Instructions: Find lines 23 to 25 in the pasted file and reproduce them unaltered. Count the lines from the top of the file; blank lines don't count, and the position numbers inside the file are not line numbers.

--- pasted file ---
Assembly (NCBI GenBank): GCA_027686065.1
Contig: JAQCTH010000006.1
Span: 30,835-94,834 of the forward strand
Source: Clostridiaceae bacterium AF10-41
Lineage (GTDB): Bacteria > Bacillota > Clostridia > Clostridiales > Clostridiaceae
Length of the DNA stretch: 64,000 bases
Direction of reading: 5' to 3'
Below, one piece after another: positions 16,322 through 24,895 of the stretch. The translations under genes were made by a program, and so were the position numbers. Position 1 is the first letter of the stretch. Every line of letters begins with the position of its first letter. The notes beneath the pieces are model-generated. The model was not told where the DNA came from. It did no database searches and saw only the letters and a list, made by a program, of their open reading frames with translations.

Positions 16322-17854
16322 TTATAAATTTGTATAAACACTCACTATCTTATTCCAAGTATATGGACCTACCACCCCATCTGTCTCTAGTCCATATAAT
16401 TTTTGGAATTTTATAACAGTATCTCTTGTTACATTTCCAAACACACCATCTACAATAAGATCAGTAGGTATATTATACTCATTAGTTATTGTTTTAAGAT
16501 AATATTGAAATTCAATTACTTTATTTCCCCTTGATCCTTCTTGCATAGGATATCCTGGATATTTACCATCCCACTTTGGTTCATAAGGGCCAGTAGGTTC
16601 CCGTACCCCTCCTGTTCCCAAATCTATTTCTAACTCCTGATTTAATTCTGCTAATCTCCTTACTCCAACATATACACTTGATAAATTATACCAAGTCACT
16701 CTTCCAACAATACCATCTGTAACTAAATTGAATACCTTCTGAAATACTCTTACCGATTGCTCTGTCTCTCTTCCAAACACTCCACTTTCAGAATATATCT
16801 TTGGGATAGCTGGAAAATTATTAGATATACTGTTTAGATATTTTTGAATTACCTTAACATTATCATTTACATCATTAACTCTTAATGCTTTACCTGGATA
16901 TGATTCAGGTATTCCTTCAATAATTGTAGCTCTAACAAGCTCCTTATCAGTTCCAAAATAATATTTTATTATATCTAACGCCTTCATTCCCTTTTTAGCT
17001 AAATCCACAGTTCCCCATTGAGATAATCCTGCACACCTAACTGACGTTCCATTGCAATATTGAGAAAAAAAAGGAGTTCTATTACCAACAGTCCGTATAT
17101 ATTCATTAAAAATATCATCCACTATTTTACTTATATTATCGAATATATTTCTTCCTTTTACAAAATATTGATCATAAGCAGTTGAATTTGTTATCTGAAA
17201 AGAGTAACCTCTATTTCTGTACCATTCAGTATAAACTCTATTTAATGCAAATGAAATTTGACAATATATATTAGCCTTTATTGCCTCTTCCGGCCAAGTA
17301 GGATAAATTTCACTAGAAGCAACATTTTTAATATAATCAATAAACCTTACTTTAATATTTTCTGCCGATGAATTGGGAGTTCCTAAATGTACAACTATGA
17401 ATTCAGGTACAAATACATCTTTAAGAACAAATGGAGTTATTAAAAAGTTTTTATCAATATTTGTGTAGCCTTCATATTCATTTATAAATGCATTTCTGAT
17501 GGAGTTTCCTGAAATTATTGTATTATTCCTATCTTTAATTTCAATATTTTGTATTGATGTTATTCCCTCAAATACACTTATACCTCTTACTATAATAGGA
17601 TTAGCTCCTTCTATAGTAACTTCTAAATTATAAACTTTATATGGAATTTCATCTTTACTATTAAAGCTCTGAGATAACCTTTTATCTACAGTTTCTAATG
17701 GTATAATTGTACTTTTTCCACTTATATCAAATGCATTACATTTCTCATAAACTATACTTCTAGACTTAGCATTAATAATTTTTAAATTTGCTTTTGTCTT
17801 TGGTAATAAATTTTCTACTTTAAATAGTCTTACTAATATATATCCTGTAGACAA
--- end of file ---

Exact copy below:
17601 TTAGCTCCTTCTATAGTAACTTCTAAATTATAAACTTTATATGGAATTTCATCTTTACTATTAAAGCTCTGAGATAACCTTTTATCTACAGTTTCTAATG
17701 GTATAATTGTACTTTTTCCACTTATATCAAATGCATTACATTTCTCATAAACTATACTTCTAGACTTAGCATTAATAATTTTTAAATTTGCTTTTGTCTT
17801 TGGTAATAAATTTTCTACTTTAAATAGTCTTACTAATATATATCCTGTAGACAA